I think it is great to start seeing these types of prosthetics in real life applications and not just in the movies. I think the soldiers who protect our country deserve the best. The biggest hurdle we are going to see is cost. As great as these devices are, there are too many insurance companies not willing to pay for them, and most advanced prosthetics are too expensive for the individuals to buy on their own.

  9. tioluwa
    November 14, 2011

    The truth is prosthetics are not new, but like Barbara rightly said “its the effort that is inspiring”

    This is not just research for the fun of it, or for the gain of it, but for the impact it would make. Reminds me of one of last year's CNN heros who was building custom homes for US veterans, specially designed to meet each one's unique disability.

  10. screenwriter
    November 14, 2011

    I attended the ECIA Conference in Chicago 2 weeks ago and saw the Dean Kamen presentation that Barbara is referencing. Mr Kamen spoke for 90 miniutes about a myriad of topics. The prosthetic limbs were the most amazing things I had ever personally seen and when his presentation was done, 300 Industry Execs stood in unison and cheered loud and long.Every returning  veteran  who needs a prosthetic should receive these immediately upon return from combat.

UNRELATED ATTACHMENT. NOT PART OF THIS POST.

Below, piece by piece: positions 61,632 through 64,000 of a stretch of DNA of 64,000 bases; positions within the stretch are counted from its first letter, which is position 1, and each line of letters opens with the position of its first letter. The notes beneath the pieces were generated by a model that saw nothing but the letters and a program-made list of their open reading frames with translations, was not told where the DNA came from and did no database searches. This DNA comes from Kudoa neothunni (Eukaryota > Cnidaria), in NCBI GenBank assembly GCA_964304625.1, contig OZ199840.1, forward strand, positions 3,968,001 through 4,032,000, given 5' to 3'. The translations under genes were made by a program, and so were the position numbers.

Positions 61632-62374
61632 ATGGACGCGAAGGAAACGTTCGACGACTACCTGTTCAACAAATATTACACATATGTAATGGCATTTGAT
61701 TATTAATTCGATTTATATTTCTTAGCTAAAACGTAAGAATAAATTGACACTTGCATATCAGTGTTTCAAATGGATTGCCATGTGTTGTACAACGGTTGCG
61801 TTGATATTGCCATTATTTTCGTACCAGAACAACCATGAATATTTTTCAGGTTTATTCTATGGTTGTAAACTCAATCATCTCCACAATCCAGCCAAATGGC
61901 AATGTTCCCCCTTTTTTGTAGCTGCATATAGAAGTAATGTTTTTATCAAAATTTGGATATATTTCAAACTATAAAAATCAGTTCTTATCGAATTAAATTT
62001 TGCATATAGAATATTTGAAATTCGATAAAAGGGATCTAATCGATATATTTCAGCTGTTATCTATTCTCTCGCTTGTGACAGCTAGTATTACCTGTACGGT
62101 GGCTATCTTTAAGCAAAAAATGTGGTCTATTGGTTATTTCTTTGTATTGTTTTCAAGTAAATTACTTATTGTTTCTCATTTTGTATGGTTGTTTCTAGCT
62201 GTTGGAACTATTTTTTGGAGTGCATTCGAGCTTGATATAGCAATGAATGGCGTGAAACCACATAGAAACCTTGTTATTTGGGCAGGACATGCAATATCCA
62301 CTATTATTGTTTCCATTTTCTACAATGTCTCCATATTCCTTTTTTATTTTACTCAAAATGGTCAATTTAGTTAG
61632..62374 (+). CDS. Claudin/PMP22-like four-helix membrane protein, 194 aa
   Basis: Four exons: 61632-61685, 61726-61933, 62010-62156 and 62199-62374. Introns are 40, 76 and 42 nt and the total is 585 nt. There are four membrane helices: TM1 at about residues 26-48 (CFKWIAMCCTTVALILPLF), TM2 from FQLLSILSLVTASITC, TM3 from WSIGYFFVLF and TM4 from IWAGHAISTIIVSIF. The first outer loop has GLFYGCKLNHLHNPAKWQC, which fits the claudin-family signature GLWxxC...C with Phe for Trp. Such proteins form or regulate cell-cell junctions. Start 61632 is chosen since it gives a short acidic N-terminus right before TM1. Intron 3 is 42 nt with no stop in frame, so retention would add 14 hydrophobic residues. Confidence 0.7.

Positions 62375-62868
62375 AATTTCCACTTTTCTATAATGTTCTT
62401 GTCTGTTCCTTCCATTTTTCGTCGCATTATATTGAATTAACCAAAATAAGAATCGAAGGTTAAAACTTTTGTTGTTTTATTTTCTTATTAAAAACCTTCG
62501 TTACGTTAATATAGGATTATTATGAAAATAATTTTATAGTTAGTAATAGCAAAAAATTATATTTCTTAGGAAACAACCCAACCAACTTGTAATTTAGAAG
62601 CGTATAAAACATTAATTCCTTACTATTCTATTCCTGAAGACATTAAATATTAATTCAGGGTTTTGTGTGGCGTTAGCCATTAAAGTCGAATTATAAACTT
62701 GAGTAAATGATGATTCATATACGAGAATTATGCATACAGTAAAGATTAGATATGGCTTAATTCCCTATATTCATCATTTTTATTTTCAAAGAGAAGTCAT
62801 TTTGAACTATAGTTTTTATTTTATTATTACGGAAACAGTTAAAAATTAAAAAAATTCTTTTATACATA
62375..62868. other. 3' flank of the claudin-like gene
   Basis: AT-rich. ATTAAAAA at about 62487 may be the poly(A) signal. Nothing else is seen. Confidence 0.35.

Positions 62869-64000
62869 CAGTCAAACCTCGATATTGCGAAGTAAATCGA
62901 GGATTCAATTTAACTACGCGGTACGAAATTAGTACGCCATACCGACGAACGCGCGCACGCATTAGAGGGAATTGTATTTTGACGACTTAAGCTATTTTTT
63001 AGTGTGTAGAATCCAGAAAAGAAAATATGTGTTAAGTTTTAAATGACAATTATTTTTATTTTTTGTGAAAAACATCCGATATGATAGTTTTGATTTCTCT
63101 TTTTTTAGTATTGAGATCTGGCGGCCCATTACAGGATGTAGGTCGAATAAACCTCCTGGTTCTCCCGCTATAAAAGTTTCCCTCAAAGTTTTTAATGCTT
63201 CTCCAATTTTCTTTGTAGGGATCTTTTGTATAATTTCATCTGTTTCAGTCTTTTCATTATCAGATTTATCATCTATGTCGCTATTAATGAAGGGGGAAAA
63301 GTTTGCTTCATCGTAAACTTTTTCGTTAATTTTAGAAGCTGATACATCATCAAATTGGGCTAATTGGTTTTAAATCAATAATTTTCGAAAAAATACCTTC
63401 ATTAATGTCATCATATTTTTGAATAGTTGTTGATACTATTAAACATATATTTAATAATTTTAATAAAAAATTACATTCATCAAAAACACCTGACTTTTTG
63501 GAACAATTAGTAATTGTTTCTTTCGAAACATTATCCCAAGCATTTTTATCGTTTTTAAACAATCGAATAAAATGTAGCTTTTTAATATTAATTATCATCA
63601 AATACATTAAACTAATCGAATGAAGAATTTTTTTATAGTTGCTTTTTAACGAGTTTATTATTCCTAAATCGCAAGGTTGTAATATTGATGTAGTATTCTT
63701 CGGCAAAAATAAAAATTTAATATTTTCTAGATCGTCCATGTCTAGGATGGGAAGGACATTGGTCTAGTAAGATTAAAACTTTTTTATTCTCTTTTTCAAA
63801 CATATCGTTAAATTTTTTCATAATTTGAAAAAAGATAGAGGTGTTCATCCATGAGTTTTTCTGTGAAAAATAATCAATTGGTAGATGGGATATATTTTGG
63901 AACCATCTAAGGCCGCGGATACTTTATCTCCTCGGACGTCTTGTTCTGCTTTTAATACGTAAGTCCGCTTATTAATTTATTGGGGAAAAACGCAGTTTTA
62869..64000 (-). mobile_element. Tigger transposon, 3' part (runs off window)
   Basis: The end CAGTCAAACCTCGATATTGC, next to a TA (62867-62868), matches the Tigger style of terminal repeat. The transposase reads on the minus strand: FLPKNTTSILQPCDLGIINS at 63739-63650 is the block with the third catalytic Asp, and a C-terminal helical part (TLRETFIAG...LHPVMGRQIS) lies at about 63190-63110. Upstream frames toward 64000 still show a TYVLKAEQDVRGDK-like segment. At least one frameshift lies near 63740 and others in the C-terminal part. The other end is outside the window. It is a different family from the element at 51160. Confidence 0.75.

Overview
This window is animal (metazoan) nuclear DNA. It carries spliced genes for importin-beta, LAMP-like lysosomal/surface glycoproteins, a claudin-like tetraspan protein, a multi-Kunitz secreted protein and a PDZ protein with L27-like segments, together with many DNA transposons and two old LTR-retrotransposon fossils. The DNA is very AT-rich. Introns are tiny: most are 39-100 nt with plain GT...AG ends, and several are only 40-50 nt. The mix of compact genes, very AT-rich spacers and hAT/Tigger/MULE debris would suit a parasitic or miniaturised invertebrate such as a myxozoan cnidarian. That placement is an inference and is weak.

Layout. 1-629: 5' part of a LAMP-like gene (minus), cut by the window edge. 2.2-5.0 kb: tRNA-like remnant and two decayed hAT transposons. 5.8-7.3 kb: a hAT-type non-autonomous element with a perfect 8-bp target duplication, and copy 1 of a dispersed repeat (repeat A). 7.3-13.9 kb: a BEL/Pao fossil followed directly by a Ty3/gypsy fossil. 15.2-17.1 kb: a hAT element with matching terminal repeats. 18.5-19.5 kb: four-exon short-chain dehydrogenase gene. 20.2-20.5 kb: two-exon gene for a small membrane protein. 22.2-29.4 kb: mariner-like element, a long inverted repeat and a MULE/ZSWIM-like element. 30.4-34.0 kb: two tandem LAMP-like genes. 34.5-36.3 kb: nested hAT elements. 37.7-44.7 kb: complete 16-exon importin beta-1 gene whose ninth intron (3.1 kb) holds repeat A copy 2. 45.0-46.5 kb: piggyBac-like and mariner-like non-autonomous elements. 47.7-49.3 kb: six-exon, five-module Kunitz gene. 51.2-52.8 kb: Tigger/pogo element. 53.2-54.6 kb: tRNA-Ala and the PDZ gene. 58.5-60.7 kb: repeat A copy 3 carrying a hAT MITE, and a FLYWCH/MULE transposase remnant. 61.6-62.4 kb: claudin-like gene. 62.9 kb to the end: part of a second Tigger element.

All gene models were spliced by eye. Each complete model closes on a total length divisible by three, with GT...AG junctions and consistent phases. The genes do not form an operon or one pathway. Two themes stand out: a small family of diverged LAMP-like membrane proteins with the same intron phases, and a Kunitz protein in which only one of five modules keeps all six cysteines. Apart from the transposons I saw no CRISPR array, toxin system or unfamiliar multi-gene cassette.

Mr Kamen said that these prosthetics cost $250,000 each and the US Government was “allowing” $100,000 and that right now there were 34 combat veterans in need of replacement limbs but that he was building them anyway.

    That we, as a society can raise $1Billion to build a sports arena but  cant “scrape” together $5mil to replace limbs for combat vets to help them live their lives with some sense of normalcy is disgraceful.


  11. mfbertozzi